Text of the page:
1. The appellant claimed either that the attachment should be set aside in its entirety, as the decree was fraudu-lently obtained or in the alternative, that the sale under the attachment should be subject to the mortgage. In either case we think that the claim is covered by Order XXI Rule 58 of the Civil Procedure Code. Rule 62 provides for the recognition of the mortgage. Rule 61 provides for the rejection of the claim. We are unable to accept Mr. Deva Doss's contention that the Code does not contemplate the rejection of a claim of a mortgagee as such; the decision in Nemagauda v. Paresha I.L.R (1897) B. 640 shows, that claims founded on mortgages are as much within the rule as any other claim. The learned Counsel for the appellant has quoted no cases to the contrary : the decision Bhiku v. Shujat Ali I.L.R. (1901) C. 25 refers to the question of possession being disturbed after sale : that has no bearing on the present question. Moreover the language of Article 11 of the Limitation Act shows that orders refusing to recognise mortgages are within the article.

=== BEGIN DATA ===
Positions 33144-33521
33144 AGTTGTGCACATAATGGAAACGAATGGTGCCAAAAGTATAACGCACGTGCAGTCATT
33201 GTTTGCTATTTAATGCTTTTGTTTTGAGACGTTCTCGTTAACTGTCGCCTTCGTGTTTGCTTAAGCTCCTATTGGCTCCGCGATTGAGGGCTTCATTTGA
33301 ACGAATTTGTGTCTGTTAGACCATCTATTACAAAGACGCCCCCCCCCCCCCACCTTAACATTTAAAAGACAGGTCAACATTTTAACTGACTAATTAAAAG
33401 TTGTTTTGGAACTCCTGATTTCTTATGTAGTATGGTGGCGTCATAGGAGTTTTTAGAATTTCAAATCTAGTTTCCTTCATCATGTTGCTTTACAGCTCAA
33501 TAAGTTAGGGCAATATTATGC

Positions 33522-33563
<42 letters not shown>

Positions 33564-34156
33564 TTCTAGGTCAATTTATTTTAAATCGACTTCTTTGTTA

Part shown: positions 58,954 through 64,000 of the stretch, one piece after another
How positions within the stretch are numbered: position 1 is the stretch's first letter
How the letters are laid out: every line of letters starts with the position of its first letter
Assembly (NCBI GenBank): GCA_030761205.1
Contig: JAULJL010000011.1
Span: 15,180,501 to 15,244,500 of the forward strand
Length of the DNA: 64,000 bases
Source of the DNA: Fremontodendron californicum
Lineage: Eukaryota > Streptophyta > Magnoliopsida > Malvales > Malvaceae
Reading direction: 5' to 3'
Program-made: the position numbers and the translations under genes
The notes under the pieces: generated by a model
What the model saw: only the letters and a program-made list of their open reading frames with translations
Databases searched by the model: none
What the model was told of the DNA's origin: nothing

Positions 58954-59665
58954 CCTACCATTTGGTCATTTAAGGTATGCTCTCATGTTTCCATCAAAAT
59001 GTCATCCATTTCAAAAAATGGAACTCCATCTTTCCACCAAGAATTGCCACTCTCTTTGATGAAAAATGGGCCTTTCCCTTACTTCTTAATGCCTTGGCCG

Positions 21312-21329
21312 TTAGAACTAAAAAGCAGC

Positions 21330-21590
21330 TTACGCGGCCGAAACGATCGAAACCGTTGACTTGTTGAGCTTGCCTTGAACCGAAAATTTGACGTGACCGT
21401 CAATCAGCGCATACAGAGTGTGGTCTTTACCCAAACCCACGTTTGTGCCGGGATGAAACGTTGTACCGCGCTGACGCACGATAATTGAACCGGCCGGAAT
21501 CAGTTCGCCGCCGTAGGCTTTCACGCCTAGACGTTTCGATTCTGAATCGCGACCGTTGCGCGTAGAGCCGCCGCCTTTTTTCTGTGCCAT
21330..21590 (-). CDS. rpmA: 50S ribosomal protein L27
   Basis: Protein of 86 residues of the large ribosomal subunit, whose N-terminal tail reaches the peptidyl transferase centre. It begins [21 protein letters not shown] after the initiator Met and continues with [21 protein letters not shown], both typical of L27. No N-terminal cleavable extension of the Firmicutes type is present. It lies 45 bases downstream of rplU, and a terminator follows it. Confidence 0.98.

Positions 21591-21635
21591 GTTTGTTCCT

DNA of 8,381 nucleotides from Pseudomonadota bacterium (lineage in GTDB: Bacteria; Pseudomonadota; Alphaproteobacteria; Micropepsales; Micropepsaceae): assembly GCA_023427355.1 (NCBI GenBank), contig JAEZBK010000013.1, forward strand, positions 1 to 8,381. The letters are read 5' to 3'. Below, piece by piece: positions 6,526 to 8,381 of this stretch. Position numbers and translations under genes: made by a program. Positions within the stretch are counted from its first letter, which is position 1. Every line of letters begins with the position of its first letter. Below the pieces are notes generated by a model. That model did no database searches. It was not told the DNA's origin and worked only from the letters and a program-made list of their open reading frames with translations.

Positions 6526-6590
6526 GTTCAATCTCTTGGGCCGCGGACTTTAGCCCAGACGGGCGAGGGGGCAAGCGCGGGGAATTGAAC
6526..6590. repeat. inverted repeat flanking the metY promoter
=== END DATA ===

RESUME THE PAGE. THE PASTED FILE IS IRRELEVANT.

2. Mr. Deva Doss's contention that as there was no investigation, the one year rule does not apply comes too late in the day. The language of Article 11 in the new Act is more comprehen-sive than that of the previous Act and that has been construed in this Court as covering orders after full investigation as well as orders passed on default. We entirely agree with these decisions. See Narasimha Chetty v. Vijiappa Nainar I.L.R (1897) B. 640 and Subba Aiyar v. Subba Aiyar (1915) 31 I.C. 205.
3. The second appeal must be dismissed with costs.